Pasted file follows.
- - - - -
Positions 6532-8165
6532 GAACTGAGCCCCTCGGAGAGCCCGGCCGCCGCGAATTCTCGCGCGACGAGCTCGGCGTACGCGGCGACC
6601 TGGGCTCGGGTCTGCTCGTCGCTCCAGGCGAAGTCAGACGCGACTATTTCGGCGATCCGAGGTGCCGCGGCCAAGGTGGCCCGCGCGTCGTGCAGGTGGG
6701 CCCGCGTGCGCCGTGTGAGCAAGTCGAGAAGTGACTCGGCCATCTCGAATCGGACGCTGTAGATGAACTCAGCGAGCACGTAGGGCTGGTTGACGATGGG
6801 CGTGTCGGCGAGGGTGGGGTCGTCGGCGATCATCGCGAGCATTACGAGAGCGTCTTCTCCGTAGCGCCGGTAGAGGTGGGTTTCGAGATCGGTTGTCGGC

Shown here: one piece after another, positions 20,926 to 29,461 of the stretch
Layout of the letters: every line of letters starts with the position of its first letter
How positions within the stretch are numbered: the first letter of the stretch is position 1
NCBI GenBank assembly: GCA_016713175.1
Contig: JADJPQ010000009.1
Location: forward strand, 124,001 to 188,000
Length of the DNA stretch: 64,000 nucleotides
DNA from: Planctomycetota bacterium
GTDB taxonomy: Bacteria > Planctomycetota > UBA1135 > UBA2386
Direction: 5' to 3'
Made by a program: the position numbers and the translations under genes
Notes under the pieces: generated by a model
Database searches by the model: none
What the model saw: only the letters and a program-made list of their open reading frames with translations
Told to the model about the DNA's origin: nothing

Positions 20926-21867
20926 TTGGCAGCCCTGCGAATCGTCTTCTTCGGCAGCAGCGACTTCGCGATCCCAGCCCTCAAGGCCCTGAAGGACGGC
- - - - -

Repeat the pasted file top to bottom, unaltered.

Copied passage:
Positions 6532-8165
6532 GAACTGAGCCCCTCGGAGAGCCCGGCCGCCGCGAATTCTCGCGCGACGAGCTCGGCGTACGCGGCGACC
6601 TGGGCTCGGGTCTGCTCGTCGCTCCAGGCGAAGTCAGACGCGACTATTTCGGCGATCCGAGGTGCCGCGGCCAAGGTGGCCCGCGCGTCGTGCAGGTGGG
6701 CCCGCGTGCGCCGTGTGAGCAAGTCGAGAAGTGACTCGGCCATCTCGAATCGGACGCTGTAGATGAACTCAGCGAGCACGTAGGGCTGGTTGACGATGGG
6801 CGTGTCGGCGAGGGTGGGGTCGTCGGCGATCATCGCGAGCATTACGAGAGCGTCTTCTCCGTAGCGCCGGTAGAGGTGGGTTTCGAGATCGGTTGTCGGC

Shown here: one piece after another, positions 20,926 to 29,461 of the stretch
Layout of the letters: every line of letters starts with the position of its first letter
How positions within the stretch are numbered: the first letter of the stretch is position 1
NCBI GenBank assembly: GCA_016713175.1
Contig: JADJPQ010000009.1
Location: forward strand, 124,001 to 188,000
Length of the DNA stretch: 64,000 nucleotides
DNA from: Planctomycetota bacterium
GTDB taxonomy: Bacteria > Planctomycetota > UBA1135 > UBA2386
Direction: 5' to 3'
Made by a program: the position numbers and the translations under genes
Notes under the pieces: generated by a model
Database searches by the model: none
What the model saw: only the letters and a program-made list of their open reading frames with translations
Told to the model about the DNA's origin: nothing

Positions 20926-21867
20926 TTGGCAGCCCTGCGAATCGTCTTCTTCGGCAGCAGCGACTTCGCGATCCCAGCCCTCAAGGCCCTGAAGGACGGC